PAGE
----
Top court strikes down Reolian reimbursement claim

The Court of Final Appeal (TUI) has backed the Macau SAR government against a reimbursement appeal claim filed almost seven years ago by bankrupted bus concessionaire Reolian, claiming it acted in bad faith following an agreement to suspend price adjustments until a service upgrade was carried out.

In 2011 three bus companies – Transmac, TCM and Reolian  –  received a concession for public transport from the Macau SAR in an ‘administration-led’ model that authorities hoped could solve some of the city’s transportation problems.

The year after, the three bus companies proposed an increase in bus service fares, a request later suspended following public criticism. Following a meeting with the three concessionaires, it was agreed the price hike would only be allowed after their services to the public were improved.

Under these conditions in 2013 authorities allowed TCM and Transmac to hike their fees while Reolian’s request was put on hold.

This suspension caused the bus operator to incur some MOP4 million in losses and to later file for bankruptcy, with a new bus company under Chinese state-owned conglomerate Nam Kwong (Group) Company Limited, which also controls TCM, assuming operations in 2014 and renaming the company New Era  Public  Bus Co. Ltd.  

According to the court, the bus operator initiated a legal action at the TA against the Macau SAR, the Chief Executive, and the Transport Bureau, asking for the repayment of invoices issued in the period from June 12, 2012 to May 31, 2013, relating to the value of the difference between the global price calculated based on the unit prices initially set out in the ‘Public Passenger Road Transport Service Contract’.

The bus operator also requested the repayment of the global price calculated based on the unit prices defined in a CE order of June 12, 2012 amounting to MOP39 million, and for the right to be paid for its collective road passenger transport services provided under the same CE dispatch.

Local authorities had argued that Reolian did not see its price hike authorised since it still had several sanctioning processes in progress and its services did not fulfil the required quality requirements.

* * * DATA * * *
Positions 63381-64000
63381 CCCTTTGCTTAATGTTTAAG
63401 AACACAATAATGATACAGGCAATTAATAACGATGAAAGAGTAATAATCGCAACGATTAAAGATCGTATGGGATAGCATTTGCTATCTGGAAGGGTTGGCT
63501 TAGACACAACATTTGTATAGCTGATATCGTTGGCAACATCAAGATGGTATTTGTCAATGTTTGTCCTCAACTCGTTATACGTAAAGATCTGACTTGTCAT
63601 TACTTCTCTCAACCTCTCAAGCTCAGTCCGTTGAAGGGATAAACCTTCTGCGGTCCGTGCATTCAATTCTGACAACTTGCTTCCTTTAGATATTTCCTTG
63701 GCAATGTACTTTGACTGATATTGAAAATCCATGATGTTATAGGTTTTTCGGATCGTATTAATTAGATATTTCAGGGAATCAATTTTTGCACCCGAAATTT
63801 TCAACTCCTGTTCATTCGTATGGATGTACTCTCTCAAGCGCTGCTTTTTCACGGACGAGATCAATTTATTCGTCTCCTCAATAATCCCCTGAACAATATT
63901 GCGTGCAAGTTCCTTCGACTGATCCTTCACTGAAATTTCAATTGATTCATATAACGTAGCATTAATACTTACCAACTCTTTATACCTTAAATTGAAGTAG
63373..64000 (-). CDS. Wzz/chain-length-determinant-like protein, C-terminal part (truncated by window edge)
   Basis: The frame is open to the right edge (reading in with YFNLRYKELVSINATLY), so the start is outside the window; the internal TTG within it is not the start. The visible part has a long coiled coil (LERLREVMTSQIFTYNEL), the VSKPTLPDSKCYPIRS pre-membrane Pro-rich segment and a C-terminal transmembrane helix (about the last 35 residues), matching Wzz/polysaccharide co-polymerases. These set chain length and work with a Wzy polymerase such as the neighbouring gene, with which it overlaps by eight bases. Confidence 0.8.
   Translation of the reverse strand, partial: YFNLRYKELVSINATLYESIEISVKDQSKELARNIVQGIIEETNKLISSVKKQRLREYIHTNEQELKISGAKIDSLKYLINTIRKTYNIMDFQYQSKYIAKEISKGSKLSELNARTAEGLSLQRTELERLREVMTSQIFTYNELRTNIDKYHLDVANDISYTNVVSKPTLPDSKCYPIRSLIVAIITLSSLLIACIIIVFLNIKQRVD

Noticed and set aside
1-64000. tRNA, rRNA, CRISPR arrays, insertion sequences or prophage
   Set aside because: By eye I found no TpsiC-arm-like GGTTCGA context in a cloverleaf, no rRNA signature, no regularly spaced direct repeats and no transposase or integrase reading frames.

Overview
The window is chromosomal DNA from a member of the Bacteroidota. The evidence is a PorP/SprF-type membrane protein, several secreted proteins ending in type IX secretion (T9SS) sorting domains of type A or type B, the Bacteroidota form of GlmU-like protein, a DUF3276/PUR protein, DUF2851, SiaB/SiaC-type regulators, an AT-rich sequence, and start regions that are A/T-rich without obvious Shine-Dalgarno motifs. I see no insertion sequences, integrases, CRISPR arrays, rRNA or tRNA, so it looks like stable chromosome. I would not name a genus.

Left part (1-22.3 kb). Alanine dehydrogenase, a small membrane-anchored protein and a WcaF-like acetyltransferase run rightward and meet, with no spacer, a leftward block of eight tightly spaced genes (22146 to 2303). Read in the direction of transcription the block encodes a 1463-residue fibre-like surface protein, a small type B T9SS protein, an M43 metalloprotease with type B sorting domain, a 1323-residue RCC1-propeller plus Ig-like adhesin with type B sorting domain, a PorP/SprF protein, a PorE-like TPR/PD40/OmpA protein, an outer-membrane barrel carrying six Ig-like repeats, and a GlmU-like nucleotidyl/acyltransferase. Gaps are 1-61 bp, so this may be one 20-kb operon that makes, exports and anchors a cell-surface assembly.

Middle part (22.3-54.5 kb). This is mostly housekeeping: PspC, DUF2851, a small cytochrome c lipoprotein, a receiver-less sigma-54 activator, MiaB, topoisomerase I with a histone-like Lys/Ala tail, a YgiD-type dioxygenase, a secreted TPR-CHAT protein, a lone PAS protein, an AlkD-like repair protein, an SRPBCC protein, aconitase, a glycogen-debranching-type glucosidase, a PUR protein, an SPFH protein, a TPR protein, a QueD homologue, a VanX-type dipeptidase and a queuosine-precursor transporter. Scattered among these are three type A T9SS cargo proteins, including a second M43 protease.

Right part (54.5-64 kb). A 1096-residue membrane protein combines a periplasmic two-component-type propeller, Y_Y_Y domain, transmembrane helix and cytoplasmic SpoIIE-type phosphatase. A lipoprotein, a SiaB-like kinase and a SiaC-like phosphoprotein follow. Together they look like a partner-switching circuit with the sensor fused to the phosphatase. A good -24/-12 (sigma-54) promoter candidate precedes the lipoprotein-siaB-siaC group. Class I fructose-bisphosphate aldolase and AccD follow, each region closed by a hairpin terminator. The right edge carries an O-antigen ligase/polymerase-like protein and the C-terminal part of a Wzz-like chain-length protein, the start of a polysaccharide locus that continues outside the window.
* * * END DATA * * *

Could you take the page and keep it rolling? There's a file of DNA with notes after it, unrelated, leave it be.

In a previous decision, the TSI had considered that Reolian had not promptly filed an impugnation or complaint against the decisions to suspend and restart the tariff adjustment process in question, with the company taking the case to the appeals court.

Still, it ruled the decision should be re-sen to the TA, noting that the suspension of the execution of the order of the Chief Executive who authorized the adjustment of tariffs was determined by the administration because of the strong negative reaction on the part of the population, which translates into the practice of an administrative act in the true sense in the exercise of public power, not a joint bargaining statement.

However, while backing some of the TSI’s reasoning the top court ultimately considered that Reolian acted in ‘bad faith’ after it ‘ignored’ the agreement to improve the quality of its service to allow for the price hike adjustment.

According to the TUI’s ruling published today (Wednesday), in the price hike issue, the Macau SAR was not able to carry out a unilateral administrative act conforming to the legal-administrative relationship that it maintained with Reolian and that the decision to suspend the price hike was a “negotiable declaration” and not an “administrative act”.

According to the court on July 26, 2012, a meeting was held with the participation of representatives of the three bus companies, in which they reached an agreement to suspend the update of prices until the conclusion of the review of the tariff adjustment process on the condition of an improvement in the services offered to the public, which was also supported by the legal representative of Reolian.

“However, the defendant then intended to create a ‘blank slate’ and completely disregarded the agreement […] In fact, after Defendant was unable to satisfy the requirements for improving the level of services imposed on it by the MSAR, it proposed action in the TA, demanding that the Government comply with the previously agreed price update,” the court added.

“Under the terms of article 326 of the Civil Code, the holder must obey the principle of good faith in the exercise of a right, in addition, the contracting party is also protected by the principle of trust. However, through extra-negotiation, the Respondent intended to restore its legal position, acting in clear and manifest “abuse of rights”.

As for the legitimacy o the government decision, the top court considered that in the present case there was not a “decision” or a typical “administrative act”, but rather an agreement between the parties on a certain matter.

In this situation, the court then considered that there was “lack of interest in acting” by Reolian and rejected the appeal’s grounds questioning the legitimacy of the decision.